A Matthew Effect?: Undergraduate Institutional Prestige, Admission to Medical School, and Medically Underserved Communities
AuthorSesate, Diana Beth
Medical school admissions
Access to higher education
Committee ChairMilem, Jeffrey
MetadataShow full item record
PublisherThe University of Arizona.
RightsCopyright © is held by the author. Digital access to this material is made possible by the University Libraries, University of Arizona. Further transmission, reproduction or presentation (such as public display or performance) of protected items is prohibited except with permission of the author.
AbstractAdmission to medical school is key to addressing medically underserved communities because over 90% of medical students graduate and become physicians. Yet, members of populations most likely to serve medically underserved communities as physicians remain chronically underrepresented in medical education despite initiatives aimed at increasing their representation among medical students. Meanwhile, traditional determinants of medical school admission fail to fully predict success in medical school, but have a disparate impact on applicants from underrepresented populations. Other determinants are underexplored, especially undergraduate institutional prestige. This study used a quantitative case study approach to examine the relationship between undergraduate institutional prestige, admission to medical school, and potential to serve medically underserved communities via specialty. Using a synthesis of the frameworks of symbolic capital, the iron triangle, and manifest and latent functions as a lens, this study analyzes (1) the relative impact of undergraduate institutional prestige on predicting admission to medical school holding constant the effect of traditional determinants of admission to medical school (i.e., MCAT, GPA), (2) how undergraduate institutional prestige varies by admissions stage, and (3) the relationship between undergraduate institutional prestige and specialty. Overall, findings show that undergraduate institutional prestige is important throughout the medical school admissions process; yet, undergraduate institutional prestige is not related to specialty. Nonetheless, findings imply preferences for applicants from more prestige undergraduate institutions may be contradictory to fulfilling organizational missions concerned with addressing healthcare disparities.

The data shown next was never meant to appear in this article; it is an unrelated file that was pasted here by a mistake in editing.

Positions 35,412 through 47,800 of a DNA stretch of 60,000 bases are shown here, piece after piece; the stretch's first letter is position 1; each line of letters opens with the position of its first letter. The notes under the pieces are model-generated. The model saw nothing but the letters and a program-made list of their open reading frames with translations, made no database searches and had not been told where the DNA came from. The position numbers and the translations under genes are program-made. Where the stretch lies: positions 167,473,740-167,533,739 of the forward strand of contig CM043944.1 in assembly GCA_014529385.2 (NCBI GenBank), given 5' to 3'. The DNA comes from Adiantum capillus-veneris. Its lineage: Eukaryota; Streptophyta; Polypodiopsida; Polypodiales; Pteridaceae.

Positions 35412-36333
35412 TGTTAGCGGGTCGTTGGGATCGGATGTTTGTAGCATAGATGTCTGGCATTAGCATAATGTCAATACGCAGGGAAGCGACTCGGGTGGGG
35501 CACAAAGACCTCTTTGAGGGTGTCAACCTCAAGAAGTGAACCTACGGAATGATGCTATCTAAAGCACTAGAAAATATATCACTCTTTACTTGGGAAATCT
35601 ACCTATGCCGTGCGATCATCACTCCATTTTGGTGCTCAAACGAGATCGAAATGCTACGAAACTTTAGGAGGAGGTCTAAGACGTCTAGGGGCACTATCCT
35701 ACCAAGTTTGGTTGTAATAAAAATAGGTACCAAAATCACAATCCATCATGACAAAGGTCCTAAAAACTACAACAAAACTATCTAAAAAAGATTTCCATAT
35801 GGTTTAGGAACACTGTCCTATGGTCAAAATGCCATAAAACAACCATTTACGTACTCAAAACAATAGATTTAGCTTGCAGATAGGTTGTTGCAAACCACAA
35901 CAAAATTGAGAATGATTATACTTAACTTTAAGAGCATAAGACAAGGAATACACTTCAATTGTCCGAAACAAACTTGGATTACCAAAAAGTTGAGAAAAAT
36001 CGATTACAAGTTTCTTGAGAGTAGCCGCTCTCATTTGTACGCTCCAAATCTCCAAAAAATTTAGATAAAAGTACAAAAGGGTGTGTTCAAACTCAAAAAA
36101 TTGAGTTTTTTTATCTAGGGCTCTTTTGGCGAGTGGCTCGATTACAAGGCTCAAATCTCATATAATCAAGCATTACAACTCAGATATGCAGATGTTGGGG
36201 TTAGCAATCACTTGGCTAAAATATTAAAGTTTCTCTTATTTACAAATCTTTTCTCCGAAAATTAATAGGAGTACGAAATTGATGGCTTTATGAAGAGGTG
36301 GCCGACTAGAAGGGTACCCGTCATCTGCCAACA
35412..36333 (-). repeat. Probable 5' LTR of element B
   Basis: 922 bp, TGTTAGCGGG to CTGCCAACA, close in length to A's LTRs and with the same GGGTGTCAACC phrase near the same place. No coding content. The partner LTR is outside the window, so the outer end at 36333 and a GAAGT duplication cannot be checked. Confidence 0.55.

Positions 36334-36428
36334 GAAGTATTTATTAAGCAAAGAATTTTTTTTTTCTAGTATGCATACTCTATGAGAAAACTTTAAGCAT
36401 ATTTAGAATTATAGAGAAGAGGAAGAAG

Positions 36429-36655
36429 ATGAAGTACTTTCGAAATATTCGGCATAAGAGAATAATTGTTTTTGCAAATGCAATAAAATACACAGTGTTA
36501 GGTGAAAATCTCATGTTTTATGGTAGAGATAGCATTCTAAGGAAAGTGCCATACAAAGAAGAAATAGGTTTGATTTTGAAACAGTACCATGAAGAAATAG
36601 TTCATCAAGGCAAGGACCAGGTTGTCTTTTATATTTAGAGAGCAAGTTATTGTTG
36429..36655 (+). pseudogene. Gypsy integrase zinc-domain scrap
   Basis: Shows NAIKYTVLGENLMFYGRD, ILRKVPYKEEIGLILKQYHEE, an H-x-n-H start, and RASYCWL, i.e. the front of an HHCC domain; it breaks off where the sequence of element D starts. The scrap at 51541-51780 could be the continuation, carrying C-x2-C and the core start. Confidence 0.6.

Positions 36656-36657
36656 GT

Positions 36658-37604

Degree ProgramGraduate College